Munich / Mannheim (dpa) - Yannic Seidenberg knows how to party. After the Olympic silver triumph in South Korea, the ice hockey professional stood at one point with bare-chested and beer in hand next to noble fan Lindsey Vonn.

Even at the Munich master parties, the veteran was never the first to go home. His achievements on the ice gave the now 36-year-old every reason to celebrate. Seidenberg has been a major player in German ice hockey for many years. On Tuesday evening, he joins an elite circle: he is the only sixth player to reach the mark of 1000 games in the DEL.

"Hats off," said soccer star and ice hockey fan Thomas Müller on the homepage of Seidenberg's EHC Red Bull Munich, and fooled around in his typical way: "I know from my own experience: 1000 league games are not just made that way." As a footballer you can't make 1000 games in the Bundesliga - record player Charly Körbel has 602 games.

Seidenberg almost never landed on the ice. "When I started, I actually wanted to stop right away," said the 36-year-old to the "Süddeutsche Zeitung" last. It was only after scoring a few goals, "at around eight or nine," that he decided to become a professional. "I wrote that in all these friendship books that you pass around at school."

And so it happened. Alongside his brother Dennis, who later made a career in the NHL and won the Stanley Cup in 2011, Seidenberg made his debut in the DEL in 2001 with the Adler Mannheim team. So it is a good thing that he is visiting Mannheim at his 1,000th game in the evening (7.30pm) with Munich. "Cool thing," said the three-time family man about the special return.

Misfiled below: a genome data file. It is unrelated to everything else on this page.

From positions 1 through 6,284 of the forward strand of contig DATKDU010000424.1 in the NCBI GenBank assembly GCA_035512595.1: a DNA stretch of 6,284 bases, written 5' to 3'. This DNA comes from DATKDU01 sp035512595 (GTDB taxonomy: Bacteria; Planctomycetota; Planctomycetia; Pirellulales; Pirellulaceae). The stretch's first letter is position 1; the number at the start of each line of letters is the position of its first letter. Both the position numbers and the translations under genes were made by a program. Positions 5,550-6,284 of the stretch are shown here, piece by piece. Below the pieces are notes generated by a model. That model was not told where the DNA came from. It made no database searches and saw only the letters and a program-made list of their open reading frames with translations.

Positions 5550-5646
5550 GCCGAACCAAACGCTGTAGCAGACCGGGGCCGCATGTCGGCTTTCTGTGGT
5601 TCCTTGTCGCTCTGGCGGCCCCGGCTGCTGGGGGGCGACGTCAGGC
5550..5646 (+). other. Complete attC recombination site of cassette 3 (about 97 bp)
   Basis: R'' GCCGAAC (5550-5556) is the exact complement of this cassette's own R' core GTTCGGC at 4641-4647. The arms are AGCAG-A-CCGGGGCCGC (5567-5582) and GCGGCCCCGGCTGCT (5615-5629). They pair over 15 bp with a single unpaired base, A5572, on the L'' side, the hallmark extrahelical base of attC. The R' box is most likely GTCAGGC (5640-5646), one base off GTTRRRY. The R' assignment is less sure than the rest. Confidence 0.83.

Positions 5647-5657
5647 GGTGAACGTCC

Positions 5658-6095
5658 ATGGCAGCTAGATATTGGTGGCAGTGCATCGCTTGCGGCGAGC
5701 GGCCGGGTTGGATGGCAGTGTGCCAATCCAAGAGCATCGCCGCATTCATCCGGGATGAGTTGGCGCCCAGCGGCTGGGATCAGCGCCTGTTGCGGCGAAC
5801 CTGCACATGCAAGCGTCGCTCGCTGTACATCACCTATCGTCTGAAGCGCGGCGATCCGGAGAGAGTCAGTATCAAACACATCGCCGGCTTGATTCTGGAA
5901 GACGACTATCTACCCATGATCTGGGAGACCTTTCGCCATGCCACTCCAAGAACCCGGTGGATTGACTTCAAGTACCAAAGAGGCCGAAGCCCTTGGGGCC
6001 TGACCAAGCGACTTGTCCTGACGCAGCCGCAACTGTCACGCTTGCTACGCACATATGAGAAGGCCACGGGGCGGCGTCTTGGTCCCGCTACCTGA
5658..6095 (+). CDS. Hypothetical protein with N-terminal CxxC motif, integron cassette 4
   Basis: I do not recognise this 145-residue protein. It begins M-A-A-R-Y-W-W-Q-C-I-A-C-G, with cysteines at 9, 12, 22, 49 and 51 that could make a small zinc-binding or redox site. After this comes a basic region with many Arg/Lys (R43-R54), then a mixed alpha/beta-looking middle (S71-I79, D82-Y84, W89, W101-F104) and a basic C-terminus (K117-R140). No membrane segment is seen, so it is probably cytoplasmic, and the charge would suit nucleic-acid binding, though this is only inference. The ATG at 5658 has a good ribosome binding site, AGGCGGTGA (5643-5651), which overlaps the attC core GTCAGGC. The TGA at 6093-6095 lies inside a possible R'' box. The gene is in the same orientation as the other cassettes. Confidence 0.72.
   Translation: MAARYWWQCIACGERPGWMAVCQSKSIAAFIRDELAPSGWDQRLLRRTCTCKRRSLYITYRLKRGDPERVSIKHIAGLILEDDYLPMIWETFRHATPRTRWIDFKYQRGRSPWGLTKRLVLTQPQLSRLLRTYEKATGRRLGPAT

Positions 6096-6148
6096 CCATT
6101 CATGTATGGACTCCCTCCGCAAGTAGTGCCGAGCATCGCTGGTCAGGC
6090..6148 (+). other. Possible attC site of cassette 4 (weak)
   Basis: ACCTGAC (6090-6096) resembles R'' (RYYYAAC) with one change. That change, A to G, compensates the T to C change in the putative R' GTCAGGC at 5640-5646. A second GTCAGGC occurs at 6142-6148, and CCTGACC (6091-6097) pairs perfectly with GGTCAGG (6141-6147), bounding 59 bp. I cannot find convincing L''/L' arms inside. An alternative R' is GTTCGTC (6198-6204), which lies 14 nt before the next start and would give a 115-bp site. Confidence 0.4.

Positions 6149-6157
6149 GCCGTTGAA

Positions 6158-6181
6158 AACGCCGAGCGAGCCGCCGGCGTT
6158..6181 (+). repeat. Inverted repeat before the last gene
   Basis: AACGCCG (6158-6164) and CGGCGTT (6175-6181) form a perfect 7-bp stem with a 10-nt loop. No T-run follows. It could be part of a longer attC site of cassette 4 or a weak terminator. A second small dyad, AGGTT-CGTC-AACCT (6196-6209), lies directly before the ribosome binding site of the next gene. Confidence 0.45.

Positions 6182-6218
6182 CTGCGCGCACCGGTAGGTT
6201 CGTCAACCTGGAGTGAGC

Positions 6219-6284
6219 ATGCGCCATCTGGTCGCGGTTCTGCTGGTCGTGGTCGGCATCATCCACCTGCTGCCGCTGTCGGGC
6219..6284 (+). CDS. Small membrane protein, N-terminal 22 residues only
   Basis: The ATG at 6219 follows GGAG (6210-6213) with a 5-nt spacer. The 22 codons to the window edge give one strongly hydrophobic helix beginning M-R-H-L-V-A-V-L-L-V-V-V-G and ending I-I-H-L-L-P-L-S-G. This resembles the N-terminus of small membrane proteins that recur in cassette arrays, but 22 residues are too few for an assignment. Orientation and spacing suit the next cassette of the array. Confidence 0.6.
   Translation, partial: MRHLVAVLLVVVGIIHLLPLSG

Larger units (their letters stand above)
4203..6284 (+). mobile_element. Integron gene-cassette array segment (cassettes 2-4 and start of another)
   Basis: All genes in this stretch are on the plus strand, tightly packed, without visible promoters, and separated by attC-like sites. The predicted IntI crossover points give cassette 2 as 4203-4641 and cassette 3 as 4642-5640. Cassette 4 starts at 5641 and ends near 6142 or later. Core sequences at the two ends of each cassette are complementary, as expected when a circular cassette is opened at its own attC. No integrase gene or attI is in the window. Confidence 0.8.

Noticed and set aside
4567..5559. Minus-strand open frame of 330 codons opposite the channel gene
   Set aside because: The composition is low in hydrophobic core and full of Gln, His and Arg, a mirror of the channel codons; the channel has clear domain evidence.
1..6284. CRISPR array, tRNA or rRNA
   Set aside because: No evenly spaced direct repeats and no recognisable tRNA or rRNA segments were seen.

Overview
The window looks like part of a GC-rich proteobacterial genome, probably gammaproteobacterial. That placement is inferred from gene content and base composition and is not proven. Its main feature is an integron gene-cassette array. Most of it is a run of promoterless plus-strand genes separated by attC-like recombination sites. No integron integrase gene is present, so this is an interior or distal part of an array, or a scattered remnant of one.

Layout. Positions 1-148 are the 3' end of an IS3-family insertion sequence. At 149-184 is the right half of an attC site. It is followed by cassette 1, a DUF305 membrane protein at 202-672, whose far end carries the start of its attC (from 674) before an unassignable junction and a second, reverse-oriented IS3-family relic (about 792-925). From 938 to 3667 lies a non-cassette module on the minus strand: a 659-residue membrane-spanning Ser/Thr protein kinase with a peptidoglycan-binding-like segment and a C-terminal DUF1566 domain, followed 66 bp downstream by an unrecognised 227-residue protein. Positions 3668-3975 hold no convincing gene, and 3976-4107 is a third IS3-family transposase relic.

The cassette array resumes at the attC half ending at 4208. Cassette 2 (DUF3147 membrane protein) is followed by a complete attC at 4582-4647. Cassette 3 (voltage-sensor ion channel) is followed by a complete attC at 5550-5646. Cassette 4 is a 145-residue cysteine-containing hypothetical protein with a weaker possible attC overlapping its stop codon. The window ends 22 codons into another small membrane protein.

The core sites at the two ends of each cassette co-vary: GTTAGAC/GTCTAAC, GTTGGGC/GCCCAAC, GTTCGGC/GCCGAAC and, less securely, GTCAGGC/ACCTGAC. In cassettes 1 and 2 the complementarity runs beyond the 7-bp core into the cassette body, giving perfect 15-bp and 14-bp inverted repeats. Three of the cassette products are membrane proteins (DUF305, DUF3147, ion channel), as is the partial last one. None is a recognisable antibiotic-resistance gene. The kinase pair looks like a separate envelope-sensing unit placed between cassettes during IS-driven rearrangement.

That Seidenberg moves into the 1000 group with Mirko Lüdemann (1199), Daniel Kreutzer (1066), Niki Mondt (1060), Patrick Köppchen (1026) and Sebastian Furchner (1024) is also a success of will and perseverance. Several injuries and seven knee operations did not stop Seidenberg over the years.

Because he is only 172 centimeters tall, he was denied an NHL career. For this he has a trophy hanging at home that only a few could win even in the elite league: an Olympic medal. With the German selection, he sensationally reached the final in Pyeongchang in 2018 and was part of a team that enchanted the whole of Germany. Those moments of happiness that "I'll never forget," he said.

The veteran is not yet thinking about quitting and has a specific goal: he still wants to play in the new Munich multifunctional hall, which is scheduled for completion in 2022. Maybe Lüdemann's record will even shake. Seidenberg would know how to celebrate that.

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Preliminary report on the Red Bull Munich homepage

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